On 11 January 2022, the Financial Conduct Authority (FCA) published a Feedback Statement in relation to accessing and using wholesale data to gather information. In response to a call for input in March 2020, the FCA received concerns that limited competition in the markets for benchmarks and indices, credit ratings and trading data may increase costs for investors and affect investment choices.

As set out in its 2021/22 Business Plan, the FCA wants wholesale markets that deliver a range of good value, high-quality products and services to market participants. The FCA believes that effective competition within the wholesale sector can lead to an increase in the efficiency of markets, lower prices and greater innovation. These markets are typically not directly accessed by retail consumers. But, if competition is working effectively in wholesale markets, the FCA also expects retail consumers to benefit through lower costs  and improved quality of investment products.

FCA concerns

In the Feedback Statement the FCA reports that it heard views from a range of market participants about the way competition is working for the supply of trading data, benchmarks and market data. Overall the FCA found that views were mixed, largely reflecting respondents’ position in the market. Nevertheless, the FCA did hear about market features that it thinks warrant further investigation to ensure markets for the supply of data are working in the interests of users.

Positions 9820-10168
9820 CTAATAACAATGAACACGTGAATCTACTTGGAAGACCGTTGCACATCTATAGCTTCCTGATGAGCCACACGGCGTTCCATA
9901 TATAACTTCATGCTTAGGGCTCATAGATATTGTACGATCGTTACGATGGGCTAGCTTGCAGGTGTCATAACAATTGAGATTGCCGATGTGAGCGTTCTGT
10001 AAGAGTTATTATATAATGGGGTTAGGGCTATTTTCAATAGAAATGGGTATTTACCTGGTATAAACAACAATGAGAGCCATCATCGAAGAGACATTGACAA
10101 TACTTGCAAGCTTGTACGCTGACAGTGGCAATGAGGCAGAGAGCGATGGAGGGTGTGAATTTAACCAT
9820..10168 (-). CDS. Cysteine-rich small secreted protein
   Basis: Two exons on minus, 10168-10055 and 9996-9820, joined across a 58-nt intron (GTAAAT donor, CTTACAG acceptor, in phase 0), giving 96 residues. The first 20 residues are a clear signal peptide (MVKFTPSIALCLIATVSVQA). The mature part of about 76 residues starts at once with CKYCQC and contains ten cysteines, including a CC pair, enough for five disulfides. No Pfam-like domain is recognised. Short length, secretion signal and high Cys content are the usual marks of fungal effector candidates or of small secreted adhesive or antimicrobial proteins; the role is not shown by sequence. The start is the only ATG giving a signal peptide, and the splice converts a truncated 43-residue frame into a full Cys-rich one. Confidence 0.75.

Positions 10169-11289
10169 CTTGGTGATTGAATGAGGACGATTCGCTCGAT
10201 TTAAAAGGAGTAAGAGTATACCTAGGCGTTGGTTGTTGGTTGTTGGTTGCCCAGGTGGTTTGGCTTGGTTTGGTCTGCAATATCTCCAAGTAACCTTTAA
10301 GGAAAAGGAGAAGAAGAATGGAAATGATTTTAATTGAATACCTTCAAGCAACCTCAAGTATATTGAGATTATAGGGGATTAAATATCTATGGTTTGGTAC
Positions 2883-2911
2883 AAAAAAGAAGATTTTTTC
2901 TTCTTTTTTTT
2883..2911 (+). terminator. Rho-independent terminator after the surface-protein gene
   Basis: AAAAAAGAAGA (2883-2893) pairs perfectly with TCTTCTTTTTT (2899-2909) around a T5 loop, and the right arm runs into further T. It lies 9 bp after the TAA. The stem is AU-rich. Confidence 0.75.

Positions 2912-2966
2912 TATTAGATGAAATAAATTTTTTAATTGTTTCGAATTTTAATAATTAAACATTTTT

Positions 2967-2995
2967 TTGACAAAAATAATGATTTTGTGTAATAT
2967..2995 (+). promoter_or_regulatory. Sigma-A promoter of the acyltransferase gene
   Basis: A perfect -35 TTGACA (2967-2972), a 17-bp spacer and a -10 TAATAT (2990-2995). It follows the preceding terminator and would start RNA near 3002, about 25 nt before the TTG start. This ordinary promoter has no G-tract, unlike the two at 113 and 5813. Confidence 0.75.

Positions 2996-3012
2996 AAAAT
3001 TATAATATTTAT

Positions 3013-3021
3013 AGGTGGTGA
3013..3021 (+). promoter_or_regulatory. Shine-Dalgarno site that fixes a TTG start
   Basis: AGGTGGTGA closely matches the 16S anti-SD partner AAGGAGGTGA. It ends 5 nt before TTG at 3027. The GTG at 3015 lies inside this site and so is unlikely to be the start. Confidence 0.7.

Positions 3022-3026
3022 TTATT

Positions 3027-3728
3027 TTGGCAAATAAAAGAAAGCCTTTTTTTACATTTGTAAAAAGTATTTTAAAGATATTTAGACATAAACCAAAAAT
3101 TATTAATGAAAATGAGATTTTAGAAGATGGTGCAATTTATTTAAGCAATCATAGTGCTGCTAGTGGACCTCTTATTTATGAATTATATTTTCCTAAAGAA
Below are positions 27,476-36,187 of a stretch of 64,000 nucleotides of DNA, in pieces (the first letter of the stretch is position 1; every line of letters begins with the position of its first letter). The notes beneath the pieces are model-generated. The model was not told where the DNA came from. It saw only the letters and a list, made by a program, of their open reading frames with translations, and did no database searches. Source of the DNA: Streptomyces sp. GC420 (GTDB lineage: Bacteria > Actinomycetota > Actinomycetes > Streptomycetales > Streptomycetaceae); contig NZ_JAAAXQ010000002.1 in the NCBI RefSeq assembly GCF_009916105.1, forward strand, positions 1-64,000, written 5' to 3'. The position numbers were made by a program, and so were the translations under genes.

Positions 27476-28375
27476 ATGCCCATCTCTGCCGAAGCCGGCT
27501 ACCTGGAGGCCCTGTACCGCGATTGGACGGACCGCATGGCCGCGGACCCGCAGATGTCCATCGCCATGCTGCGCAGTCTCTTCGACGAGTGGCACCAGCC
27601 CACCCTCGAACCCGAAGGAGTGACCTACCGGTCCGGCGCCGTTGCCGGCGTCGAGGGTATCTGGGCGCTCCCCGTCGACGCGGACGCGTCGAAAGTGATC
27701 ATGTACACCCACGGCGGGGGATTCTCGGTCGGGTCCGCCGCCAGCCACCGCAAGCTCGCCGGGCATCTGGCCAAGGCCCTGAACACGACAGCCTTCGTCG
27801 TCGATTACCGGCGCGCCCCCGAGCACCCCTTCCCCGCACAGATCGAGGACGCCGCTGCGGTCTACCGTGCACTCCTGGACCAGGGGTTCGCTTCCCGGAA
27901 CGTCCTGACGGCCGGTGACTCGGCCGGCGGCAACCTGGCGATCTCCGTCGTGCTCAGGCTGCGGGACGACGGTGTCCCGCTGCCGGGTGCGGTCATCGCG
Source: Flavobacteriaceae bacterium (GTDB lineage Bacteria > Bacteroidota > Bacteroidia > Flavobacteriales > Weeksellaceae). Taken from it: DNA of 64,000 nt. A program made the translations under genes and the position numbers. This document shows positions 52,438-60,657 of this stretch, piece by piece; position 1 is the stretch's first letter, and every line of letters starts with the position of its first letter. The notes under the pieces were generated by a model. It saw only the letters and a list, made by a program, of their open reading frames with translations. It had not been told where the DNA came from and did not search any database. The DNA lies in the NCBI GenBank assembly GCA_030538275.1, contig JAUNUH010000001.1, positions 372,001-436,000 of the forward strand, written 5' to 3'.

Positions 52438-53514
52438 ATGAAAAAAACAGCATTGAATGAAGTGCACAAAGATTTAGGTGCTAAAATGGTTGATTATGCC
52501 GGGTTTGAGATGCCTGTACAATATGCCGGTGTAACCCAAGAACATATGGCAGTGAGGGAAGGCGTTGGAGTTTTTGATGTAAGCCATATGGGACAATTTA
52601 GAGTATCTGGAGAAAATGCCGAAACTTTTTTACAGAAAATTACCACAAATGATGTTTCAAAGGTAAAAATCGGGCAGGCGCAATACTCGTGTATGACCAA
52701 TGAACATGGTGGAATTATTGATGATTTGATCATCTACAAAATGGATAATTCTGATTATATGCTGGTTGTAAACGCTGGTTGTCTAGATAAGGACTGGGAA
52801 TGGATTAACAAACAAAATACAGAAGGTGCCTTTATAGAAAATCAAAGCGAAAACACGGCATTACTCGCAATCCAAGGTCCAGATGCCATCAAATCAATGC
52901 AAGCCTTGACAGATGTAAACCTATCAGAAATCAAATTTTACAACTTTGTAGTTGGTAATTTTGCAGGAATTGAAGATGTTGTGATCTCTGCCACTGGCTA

Reflecting on the feedback received, the FCA reports that it has concerns that trading venues’ (including regulated markets, multilateral trading facilities (MTFs) and organised trading facilities) ownership of data may confer market power, resulting in:

  • Increasing data charges that may be increasing costs to end investors.
  • Data charges that may be affecting asset managers’ investment decisions and so limiting competition between asset managers.
  • Data charges that may be limiting the efficiency of trading activity in a way that affects price formation.
  • Current regulatory provisions for free delayed data that may not be effective.

Based on the feedback it received, the FCA feels that the market for benchmark and indices provision may not be working well because:

  • Contracts may be unnecessarily complex and conditions not transparent.
  • There may be barriers to switching between benchmarks.
  • This is leading to an increase in prices that are not commensurate with increasing costs or improved services of quality.

The FCA also reports that it heard concerns from users of CRAs and market data vendors. These included:

  • Vendors bundling core services with data services.
  • Vendors imposing restrictive terms around data usage.
  • High barriers to entry, making it difficult to enter the data vendor market.
  • High charges upon renewal of contracts as vendors are not subject to the reasonable commercial basis regulations which bite on trading venues.
  • A low level of meaningful innovation in the market.

Information gathering and further market studies

The FCA will start an information gathering and analysis exercise in Spring 2022. This will focus on the pricing of trading data, underlying costs, and the terms and conditions of the sale of trading data. The regulator also plans to launch a market study this summer where is will look at how competition is working between benchmarks. A further market study will be launched at the end of the year focussing on competition in the sale of credit rating data. The FCA will publish more details about the scope and timetable of the market studies nearer the time.